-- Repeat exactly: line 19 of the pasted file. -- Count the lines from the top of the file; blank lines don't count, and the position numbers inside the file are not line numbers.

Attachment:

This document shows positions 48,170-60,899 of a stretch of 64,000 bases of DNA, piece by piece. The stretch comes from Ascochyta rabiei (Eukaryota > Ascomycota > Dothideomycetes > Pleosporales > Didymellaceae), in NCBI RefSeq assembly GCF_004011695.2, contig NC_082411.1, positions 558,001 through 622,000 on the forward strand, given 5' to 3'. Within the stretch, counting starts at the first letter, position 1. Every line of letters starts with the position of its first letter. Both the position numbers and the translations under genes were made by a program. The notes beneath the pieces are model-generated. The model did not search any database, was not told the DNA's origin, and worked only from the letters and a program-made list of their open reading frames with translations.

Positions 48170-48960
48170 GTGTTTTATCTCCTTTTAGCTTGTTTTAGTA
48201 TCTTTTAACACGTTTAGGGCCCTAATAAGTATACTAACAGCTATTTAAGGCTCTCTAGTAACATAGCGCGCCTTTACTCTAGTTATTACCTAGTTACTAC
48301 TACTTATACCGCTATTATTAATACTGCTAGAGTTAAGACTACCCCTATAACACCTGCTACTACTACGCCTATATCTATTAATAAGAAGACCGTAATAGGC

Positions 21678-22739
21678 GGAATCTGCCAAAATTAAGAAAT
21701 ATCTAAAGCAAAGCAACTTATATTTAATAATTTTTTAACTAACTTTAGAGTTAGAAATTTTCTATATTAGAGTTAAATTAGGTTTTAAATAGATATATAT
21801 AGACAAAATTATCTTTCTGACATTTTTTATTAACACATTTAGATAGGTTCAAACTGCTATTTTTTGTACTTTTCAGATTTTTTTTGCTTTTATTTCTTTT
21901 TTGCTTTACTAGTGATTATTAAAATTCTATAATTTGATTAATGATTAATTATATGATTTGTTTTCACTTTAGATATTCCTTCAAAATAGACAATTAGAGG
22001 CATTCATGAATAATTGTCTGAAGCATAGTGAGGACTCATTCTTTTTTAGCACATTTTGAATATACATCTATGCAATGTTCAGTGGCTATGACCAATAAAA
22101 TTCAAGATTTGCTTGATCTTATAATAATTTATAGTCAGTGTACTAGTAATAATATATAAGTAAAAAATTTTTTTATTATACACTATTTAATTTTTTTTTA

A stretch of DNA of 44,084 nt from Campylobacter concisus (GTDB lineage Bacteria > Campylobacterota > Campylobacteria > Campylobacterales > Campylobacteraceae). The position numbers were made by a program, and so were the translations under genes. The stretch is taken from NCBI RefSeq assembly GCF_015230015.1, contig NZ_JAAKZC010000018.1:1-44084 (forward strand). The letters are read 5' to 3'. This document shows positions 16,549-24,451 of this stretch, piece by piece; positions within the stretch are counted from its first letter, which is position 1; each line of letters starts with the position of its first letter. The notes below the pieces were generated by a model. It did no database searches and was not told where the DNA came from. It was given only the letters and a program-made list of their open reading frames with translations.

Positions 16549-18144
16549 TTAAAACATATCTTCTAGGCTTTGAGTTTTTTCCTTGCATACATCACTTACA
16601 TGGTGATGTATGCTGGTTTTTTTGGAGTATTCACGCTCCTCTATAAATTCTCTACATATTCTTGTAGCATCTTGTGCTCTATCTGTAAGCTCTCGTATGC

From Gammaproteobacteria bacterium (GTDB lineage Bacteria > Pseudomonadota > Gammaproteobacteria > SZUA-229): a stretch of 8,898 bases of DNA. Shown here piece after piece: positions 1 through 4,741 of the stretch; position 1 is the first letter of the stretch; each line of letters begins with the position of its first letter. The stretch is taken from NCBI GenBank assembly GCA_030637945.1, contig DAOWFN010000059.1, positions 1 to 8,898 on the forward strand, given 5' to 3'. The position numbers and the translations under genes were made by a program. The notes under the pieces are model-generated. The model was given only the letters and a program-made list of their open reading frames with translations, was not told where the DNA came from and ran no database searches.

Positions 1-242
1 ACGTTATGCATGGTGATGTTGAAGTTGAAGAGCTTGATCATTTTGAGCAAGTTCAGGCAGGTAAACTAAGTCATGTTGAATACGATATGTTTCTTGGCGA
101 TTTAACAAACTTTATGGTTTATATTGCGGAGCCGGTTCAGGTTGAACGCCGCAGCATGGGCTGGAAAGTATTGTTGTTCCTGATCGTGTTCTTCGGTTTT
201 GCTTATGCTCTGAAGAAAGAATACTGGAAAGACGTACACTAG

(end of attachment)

1 ACGTTATGCATGGTGATGTTGAAGTTGAAGAGCTTGATCATTTTGAGCAAGTTCAGGCAGGTAAACTAAGTCATGTTGAATACGATATGTTTCTTGGCGA